5 typical symptoms of the menopause that can make life difficult are usually hot flushes, night sweats, depression, low sex drive and fatigue.
Below are a few tips on how to treat it naturally.
- Hot Flushes
- Night Sweats & Lack of Sleep
- Extreme Fatigue
- Mood Swings
- Vaginal Dryness & Loss of Libido
- Free Hormone Health Consultation
5 reasons why the menopause is tipping you over the edge
There’s no escaping the menopause, unfortunately.
It’s all part and parcel of being a woman but for some, it’s more challenging than others.
The lead up to the menopause - termed the perimenopause is often the period of time when hormonal changes produce symptoms that can encroach on a woman’s life to the point that day to day life becomes difficult.
For 20% of women, these symptoms may become so difficult to cope with that they need to seek medical help.
The menopause is defined as the cessation of menstruation due to the loss of ovarian function.
It generally happens between the ages of 45 and 55, however, for some women, it can happen as early as the mid-thirties.
The perimenopause can start anytime from one to ten years before and is often when symptoms begin.
Changes in the menstrual cycle which occur during the perimenopause are due to alterations in the levels of the key sex hormones, particularly oestrogens.
These changes have a direct effect on the body, especially tissues where there is an abundance of hormone receptors such as breast tissue, skin, fat, bone, bowel, brain, liver, cardiovascular, uterus, urinary tract and vaginal tissue.
Some fortunate women sail through this transitional period in their life, experiencing very few symptoms but for the remainder, it may be more of a challenge.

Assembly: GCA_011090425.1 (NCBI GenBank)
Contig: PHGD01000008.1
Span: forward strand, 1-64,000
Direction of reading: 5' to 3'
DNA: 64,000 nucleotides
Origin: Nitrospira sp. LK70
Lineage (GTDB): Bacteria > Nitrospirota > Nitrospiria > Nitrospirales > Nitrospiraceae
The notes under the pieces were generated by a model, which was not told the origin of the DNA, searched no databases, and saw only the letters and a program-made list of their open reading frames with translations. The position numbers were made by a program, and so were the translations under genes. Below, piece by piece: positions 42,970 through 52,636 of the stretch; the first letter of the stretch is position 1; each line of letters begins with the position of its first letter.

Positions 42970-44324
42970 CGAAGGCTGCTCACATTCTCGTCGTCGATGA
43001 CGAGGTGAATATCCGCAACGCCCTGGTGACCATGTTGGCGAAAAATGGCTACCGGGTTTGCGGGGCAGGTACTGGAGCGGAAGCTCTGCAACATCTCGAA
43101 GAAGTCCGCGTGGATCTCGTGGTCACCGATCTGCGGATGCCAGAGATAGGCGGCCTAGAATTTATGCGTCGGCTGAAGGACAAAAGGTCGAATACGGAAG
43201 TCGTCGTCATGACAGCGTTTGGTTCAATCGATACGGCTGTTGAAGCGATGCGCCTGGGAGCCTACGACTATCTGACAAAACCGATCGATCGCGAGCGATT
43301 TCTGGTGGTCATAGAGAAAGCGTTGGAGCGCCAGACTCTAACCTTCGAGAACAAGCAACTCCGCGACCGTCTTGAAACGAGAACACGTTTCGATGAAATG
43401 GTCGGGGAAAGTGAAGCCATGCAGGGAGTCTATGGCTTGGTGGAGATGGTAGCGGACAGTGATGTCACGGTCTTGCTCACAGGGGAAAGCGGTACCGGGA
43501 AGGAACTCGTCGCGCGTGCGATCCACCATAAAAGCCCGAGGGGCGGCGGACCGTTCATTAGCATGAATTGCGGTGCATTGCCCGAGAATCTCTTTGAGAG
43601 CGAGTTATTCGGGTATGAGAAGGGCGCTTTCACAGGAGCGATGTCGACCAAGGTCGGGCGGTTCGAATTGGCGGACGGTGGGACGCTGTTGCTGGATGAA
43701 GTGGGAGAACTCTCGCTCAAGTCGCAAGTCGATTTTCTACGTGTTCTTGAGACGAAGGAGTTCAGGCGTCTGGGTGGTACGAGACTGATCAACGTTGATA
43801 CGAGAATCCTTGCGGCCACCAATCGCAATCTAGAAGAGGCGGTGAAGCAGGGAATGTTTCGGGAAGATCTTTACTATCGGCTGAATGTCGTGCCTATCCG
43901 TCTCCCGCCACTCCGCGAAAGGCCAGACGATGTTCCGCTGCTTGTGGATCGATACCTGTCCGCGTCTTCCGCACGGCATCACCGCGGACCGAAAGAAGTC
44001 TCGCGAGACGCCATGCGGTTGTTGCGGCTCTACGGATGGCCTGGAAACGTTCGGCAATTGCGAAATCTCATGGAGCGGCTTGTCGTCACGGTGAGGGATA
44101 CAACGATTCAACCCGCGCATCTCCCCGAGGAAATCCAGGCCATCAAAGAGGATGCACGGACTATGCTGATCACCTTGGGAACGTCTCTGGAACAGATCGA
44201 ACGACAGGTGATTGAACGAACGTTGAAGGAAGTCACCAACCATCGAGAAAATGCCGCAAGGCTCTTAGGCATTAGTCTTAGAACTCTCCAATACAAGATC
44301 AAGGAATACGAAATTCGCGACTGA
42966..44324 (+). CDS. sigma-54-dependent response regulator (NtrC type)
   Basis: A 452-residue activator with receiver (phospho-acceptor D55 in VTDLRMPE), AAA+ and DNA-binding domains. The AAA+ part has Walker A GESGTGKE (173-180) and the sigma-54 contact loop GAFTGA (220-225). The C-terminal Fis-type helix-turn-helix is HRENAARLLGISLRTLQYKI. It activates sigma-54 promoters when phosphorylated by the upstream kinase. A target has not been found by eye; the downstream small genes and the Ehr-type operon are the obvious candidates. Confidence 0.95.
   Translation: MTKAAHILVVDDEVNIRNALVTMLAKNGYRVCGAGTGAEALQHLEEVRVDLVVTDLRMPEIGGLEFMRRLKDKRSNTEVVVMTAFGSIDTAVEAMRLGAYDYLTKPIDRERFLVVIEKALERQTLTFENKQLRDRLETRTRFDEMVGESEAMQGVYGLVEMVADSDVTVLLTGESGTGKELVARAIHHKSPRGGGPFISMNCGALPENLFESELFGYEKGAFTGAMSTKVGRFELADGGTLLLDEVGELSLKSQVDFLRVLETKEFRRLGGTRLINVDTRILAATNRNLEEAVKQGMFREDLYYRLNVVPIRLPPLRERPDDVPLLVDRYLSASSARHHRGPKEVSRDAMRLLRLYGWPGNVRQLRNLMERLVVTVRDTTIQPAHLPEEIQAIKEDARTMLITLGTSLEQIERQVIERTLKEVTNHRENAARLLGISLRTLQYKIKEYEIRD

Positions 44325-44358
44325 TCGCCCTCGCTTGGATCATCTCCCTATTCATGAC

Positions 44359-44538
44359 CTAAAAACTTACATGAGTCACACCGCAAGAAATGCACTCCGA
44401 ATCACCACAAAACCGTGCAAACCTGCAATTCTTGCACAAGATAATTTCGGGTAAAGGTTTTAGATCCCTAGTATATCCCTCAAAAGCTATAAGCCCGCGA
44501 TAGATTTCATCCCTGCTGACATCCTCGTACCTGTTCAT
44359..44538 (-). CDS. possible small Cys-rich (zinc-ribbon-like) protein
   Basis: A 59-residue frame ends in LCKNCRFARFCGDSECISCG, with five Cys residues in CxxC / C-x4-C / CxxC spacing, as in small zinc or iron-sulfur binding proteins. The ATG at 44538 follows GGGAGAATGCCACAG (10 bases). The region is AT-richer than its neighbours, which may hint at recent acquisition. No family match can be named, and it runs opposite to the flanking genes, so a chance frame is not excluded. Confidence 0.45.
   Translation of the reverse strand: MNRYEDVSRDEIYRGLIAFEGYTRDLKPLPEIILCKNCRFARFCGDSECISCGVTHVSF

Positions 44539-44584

Whilst we cannot completely control our hormones, it is possible to alleviate and in some cases avoid difficult symptoms.
Understanding the symptoms associated with the menopause and the alternative therapies available to help alleviate such symptoms may help women to view and experience the menopause in a positive way rather than being frightened of its inevitable onset.
Hormone changes can produce many uncomfortable symptoms but the five most common ones are those that are likely to make life unbearable at times.
It needn’t ruin your life - here we take a look at the ‘troublesome five’ and suggest some simple and natural solutions that can help.
Erratic fluctuations in hormone levels may cause disturbances in the temperature control area of the brain, leading to hot flushes and night sweats.
This is thought to be caused by dilation of the peripheral blood vessels.
It is not entirely clear what exactly underlies it but it may be a reduction in oestrogen or an increase in FSH (follicle stimulating hormone).
It has also been suggested that prior to the menopause oestrogen keeps the blood vessels toned, preventing excessive vasodilation.
Plant oestrogens known as phytoestrogens found in plants and herbs gently mimic natural oestrogen and can help to balance out the hormones reducing symptoms such as hot flushes.
Phytoestrogens are adaptogens which means they will normalise the levels of oestrogen.
They are thought to interact with human oestrogen receptors, helping to modify the effects of insufficient or excess oestrogen in the body bringing it more into balance and producing some relief from menopausal symptoms.
Japanese women, whose diets are rich in phytoestrogens because of the high vegetable and fermented soy content, have far fewer problems at the time of the menopause than Western women. In fact, epidemiological evidence suggests phytoestrogens offer a beneficial role in the menopause by reducing hot flushes and night sweats.
One serving of vegetables contains at least 100 different phytochemicals but you need a healthy gut flora in order to metabolise phytoestrogens effectively.
It takes a year following antibiotics for the gut flora to recover sufficiently in order to produce phytoestrogens that promote good health.